Testing for the types of fat (lipid) molecules present in the cerebrospinal fluid (CSF) of people with multiple sclerosis (MS) may be a very useful way to diagnose and monitor the disease, a study suggests.
“MS patients present a different lipid profile at the time of diagnosis” than do people without this disease, and that difference is “statistically significant,” researchers wrote in the study “Lipid profile of cerebrospinal fluid in multiple sclerosis patients: a potential tool for diagnosis,” which was published in the journal Scientific Reports.
In MS, a person’s immune system attacks myelin, the coating surrounding nerve fibers, damaging them. This damage slows or stops the transmission of nerve signals between the brain and spinal cord (the central nervous system, or CNS).
Myelin sheaths are made of protein and fatty substances and act as insulators, allowing electrical impulses to be transmitted quickly and efficiently along nerve cells.
While the root cause of MS remains unclear, but is believed to be a consequence of a combination of factors, some researchers have proposed that alterations in lipids may be important factors.
Lipids, fat-soluble constituents of living cells, play diverse roles in the CNS. Cholesterol, for instance, is important for the formation of junctions (synapses) used by nerve cells to communicate; fatty acids are precursors of signaling and structural lipids; and certain lipid species, like glycerophospholipids and glycosphingolipids, are involved i the formation of cell membranes, while corticoids and prostaglandins mediate inflammation.
Myelin is very rich in lipids, with 70% to 85% of its dry weight being composed of fats. It also contains about 700 different lipid species, particularly sphingolipids and glycerophospholipids. (Sphingolipids are important in signal transmission and cell recognition, and are believed to protect the cell surface from harmful environmental factors. With glycerophospholipids, sphingolipids also are suspected to have a role in MS and other demyelinating diseases, the researchers noted.)
Some studies suggest that lipid mediators are involved in autoimmune attacks against nerve cells. Antibodies targeting lipids are thought to be linked to a more aggressive MS disease course, and alterations in specific lipid groups have been detected in the brains of MS patients.
However, the specific changes in lipid composition that take place over the course of this disease, including at its onset, are still not clear.
They compared the global set of lipids (lipidomics) found in 107 cerebrospinal fluid (CSF) samples taken from MS patients when diagnosed at their hospital from 2001 to 2005, with samples from people without MS (the control group). In total, samples from 53 relapse-remitting MS (RRMS) patients and 54 controls were studied.
CSF “is the body fluid that best reflects brain environment, thanks to its close contact with this organ and its nutritional and scavenger functions,” researchers wrote. In this way, examining the CSF samples offered the scientists a window with which to explore early changes taking place in the CNS and myelin.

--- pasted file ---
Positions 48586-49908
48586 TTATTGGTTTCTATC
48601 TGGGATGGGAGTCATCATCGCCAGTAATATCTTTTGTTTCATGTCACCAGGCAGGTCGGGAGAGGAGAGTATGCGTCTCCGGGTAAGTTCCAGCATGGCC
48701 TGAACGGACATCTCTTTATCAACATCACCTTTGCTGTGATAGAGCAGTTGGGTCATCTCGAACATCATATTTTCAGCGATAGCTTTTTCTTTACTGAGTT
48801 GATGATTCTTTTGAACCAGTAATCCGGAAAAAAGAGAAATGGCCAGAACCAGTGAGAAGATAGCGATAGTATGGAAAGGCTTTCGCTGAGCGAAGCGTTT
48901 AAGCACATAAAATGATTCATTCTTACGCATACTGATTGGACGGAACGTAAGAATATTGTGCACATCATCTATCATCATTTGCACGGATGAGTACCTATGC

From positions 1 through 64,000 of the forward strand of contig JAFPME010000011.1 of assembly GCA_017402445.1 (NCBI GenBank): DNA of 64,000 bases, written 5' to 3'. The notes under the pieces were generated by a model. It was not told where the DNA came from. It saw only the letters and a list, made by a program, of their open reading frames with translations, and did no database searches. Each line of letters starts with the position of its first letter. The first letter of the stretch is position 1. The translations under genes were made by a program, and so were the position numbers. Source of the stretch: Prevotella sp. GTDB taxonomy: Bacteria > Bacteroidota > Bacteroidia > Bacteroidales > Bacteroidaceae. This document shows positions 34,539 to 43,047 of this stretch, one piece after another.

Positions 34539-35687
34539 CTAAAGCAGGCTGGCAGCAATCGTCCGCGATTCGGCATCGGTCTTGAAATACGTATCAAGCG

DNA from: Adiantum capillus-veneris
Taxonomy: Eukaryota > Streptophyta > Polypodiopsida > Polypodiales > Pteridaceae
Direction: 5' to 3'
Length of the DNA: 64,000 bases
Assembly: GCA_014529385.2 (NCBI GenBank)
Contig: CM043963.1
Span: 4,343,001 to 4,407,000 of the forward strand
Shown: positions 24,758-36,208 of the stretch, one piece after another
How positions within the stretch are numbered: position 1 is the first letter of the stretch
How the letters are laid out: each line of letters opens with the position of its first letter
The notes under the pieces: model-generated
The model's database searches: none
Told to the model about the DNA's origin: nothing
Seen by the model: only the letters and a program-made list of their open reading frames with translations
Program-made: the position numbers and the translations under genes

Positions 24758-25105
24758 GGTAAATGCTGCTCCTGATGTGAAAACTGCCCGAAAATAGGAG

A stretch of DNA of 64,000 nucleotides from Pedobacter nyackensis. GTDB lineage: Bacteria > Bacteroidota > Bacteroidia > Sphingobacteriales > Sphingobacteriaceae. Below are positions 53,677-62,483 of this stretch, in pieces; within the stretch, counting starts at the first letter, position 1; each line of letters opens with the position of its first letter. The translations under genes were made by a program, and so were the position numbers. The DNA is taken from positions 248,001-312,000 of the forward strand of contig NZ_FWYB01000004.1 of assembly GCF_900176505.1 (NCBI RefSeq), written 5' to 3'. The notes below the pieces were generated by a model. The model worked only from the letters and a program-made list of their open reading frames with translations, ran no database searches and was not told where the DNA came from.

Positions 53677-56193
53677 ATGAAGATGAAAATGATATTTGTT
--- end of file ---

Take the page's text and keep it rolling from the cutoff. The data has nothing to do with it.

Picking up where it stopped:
Data showed that the cerebral spinal fluid of MS patients differed in “statistically significant” ways from controls in 155 lipid species, 47 of which were identified: 30 glycerolipids, five sterol lipids, four fatty acids (FAs), five glycerophospholipids, and three sphingolipids.
Further analysis supported the existence of a “specific lipidomic signature” — that is, a specific pattern of lipid types and their levels that was able to discriminate (with a 70% accuracy) between MS patients at diagnosis and non-MS patients.
This signature was composed of 15 fat species belonging to five lipid families, including four glycerolipids, two sterol lipids (cholest-5-en-3alpha-ol and dihydrotestosterone), one fatty acid (tridecanoic acid), and one glycerophospholipid.
At least one MS therapy also appears to support a role for lipids in the disease.
“It is noteworthy that fingolimod [Gilenya, by Novartis], an effective treatment for MS, is an antagonist [blocker] of sphingosine-1-phosphate (sphingolipid). This highlights the importance of this lipid family, whose levels, according to our results, are altered in CSF following disease onset,” the researchers wrote.
With this global view obtained, the researchers then analyzed fatty acids in more detail, finding higher-than-usual levels in two members of this family: 18:3n3 (alfa linolenic acid) and 20:0 (arachidic acid). The latter is a saturated fatty acid, they said, and these types of fatty acids “are implicated in inflammation, a very relevant pathological process” and one likely to precede MS onset.
“MS causes changes in the lipidomic CSF profile that could be considered as a potential diagnostic tool … [that] would make therapeutic decisions easier improving patients’ quality of life,” the researchers concluded.
“[T]he description of the CSF lipidomic profile in the time of diagnosis could help to better understand the physiopathology of MS in early stages, to define the role of lipid metabolism in disease progression and to propose new biomarkers for monitoring the disease,” they wrote, noting “this information could be useful for new drugs development.”